The Federal Trade Commission's Ongoing Efforts to Ensure Truth in Advertising

JurisdictionUnited States,Federal
CitationVol. 36 No. 6 Pg. 30
Publication year2023
The Federal Trade Commission's Ongoing Efforts to Ensure Truth in Advertising
Vol. 36 No. 6 Pg. 30
Utah Bar Journal
December 2023

November 2023

by Chris W. Hogue

With the ubiquitous nature of social media in today's world, most of us have seen at least one story about a celebrity influencer promoting a product to millions of social media followers while failing to mention they were actually being paid to promote that product. At the very least, this undermines the authenticity of the product endorsement, or worse, misleads the follower into purchasing that product. The Federal Trade Commission (FTC) serves a critical role in regulating advertising to protect consumers from false, misleading, or deceptive claims. Under its consumer protection mandate, the FTC combats untruthful advertising through enforcement actions, regulatory guidance, and consumer education. This article provides an overview of the FTC's multifaceted approach to ensuring truth in advertising and summarizes recent updates to its guidance on endorsements and testimonials.

FTC Authority Over Advertising

The FTC's oversight of advertising is derived primarily from its authority under Section 5 of the FTC Act to prevent "unfair or deceptive acts or practices." 15 U.S.C. § 45. False or misleading advertising falls under the umbrella of deceptive practices the FTC can prohibit. The FTC's deception enforcement policy specifies several factors in analyzing whether an act or practice is deceptive:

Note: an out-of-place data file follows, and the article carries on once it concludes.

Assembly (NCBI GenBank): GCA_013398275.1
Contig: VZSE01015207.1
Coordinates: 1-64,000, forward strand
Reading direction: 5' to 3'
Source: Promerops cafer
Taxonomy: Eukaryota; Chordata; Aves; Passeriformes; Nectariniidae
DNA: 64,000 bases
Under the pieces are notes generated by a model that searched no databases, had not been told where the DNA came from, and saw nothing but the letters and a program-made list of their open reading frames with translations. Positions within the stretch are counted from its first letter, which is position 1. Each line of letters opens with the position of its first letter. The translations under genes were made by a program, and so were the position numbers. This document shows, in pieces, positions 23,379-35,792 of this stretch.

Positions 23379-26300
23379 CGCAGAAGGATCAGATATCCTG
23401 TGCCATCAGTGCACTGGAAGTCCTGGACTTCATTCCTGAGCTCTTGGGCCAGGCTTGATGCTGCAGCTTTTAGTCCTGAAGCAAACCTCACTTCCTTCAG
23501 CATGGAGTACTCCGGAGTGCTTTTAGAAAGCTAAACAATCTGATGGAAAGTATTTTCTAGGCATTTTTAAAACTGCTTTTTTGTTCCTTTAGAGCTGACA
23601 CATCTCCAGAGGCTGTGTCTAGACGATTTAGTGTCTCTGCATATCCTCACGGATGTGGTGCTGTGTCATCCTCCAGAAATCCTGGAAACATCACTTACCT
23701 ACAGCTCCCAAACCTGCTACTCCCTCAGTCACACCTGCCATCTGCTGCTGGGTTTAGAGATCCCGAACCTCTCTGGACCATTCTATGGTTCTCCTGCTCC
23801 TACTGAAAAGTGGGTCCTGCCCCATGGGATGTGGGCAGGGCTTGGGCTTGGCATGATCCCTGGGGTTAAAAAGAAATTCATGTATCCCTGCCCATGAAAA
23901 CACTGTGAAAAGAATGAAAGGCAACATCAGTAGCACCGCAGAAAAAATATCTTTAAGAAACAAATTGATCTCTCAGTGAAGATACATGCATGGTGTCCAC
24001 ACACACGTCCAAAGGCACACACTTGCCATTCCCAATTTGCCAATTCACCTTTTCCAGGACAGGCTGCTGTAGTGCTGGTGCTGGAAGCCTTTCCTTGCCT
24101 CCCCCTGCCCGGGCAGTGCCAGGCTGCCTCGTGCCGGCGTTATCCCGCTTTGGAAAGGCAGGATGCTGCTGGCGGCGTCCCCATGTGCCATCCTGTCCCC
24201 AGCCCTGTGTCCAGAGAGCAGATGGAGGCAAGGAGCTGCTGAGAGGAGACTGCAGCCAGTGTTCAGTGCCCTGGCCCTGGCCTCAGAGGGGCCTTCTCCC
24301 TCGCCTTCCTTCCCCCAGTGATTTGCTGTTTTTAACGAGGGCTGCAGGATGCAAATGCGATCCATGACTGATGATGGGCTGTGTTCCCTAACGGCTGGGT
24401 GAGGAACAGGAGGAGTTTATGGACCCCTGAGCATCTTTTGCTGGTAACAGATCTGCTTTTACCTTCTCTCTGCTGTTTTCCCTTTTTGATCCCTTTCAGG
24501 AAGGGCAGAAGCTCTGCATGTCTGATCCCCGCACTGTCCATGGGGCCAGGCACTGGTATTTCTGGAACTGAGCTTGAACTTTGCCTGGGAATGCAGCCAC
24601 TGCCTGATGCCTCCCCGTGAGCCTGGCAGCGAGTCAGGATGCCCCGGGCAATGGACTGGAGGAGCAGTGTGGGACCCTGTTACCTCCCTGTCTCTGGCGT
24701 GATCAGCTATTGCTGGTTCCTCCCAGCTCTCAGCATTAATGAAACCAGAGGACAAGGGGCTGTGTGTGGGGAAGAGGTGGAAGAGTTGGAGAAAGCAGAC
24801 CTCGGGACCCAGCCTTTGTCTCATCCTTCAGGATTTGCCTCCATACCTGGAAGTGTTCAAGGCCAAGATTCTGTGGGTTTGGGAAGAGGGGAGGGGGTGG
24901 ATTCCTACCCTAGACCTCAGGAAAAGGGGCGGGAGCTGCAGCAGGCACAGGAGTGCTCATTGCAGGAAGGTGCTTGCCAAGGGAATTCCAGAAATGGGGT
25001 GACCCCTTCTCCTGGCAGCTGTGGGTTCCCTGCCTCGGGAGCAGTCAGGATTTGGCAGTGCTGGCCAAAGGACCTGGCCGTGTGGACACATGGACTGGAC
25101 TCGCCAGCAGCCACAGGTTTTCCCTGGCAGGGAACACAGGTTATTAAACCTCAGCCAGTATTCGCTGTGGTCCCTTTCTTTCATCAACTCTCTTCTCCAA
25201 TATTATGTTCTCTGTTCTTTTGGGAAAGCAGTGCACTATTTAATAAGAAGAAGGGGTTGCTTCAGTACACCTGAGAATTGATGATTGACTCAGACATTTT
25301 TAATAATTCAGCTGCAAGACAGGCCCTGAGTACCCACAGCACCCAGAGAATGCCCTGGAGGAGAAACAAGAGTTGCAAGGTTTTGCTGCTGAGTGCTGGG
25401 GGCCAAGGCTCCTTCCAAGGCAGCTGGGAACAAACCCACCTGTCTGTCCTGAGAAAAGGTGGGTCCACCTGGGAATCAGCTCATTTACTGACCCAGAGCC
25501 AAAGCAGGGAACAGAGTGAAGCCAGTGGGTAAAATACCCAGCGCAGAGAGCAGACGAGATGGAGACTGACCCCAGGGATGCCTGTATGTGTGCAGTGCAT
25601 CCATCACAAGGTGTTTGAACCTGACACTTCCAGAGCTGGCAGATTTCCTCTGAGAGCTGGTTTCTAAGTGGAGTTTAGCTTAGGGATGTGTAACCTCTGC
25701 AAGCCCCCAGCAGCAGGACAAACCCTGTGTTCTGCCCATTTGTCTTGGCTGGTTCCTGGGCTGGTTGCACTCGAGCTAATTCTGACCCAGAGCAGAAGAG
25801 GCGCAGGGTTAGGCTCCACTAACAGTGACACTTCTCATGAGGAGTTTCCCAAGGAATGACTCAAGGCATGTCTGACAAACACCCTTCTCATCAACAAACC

There must be a representation, omission, or practice that is likely to mislead consumers. The FTC examines the overall net impression made by the ad, not just isolated words or phrases. Fed. Trade Comm'n, FTC Policy Statement on Deception (1983), as appended to In re Cliffdale Assocs., Inc., 103 F.T.C. 110, 174 (1984).

The act or practice is examined from the perspective of a reasonable consumer. The test is whether it is likely to mislead reasonable consumers. If the representation or practice impacts or is directed primarily to a particular group, the FTC examines reasonableness from the perspective of that group. Id.

The representation, omission, or practice must be material. Essentially, it must be important to consumers' decisions or conduct regarding the product. Id. at 182.

The representation, omission, or practice is likely to mislead consumers acting reasonably under the circumstances. This analysis considers the facts surrounding the transaction. Id. at 175-76.

The FTC need not show actual deceit or even that any consumers were actually misled. Rather, it must simply show that the conduct in question has a tendency or capacity to deceive consumers acting reasonably. See FTC v. Algoma Lumber Co., 291 U.S. 67, 81 (1934).

Over the years, the FTC has brought numerous enforcement actions against companies for making false, unsubstantiated, or misleading claims in advertising. Recently, for example, the FTC sued a seller of supposed COVID-19 treatments for claiming its nasal spray could prevent or treat COVID-19. The complaint alleged that the spray seller lacked competent and reliable scientific evidence to support these claims. Complaint, FTC v. Marc Ching, No. 2:20-cv-03331 (C.D. Cal. Apr. 14, 2020), 2020 WL 1991284.

CHRIS W. HOGUE has practiced in technology law and digital content since 2014. Over the past decade he has held several in-house counsel roles in early and mid-stage global technology companies as well as practiced through his own firm, HogueLaw PLLC.

In another recent case, the FTC took action against the operators of websites that purported to provide independent reviews of products and services. The FTC alleged the defendants posted fake positive reviews to increase sales and false negative reviews to harm competitors. Complaint, FTC v. 427K, Inc., No. 4:22-cv-01069-JSW (N.D. Cal. Feb. 28, 2022). This illustrates how...

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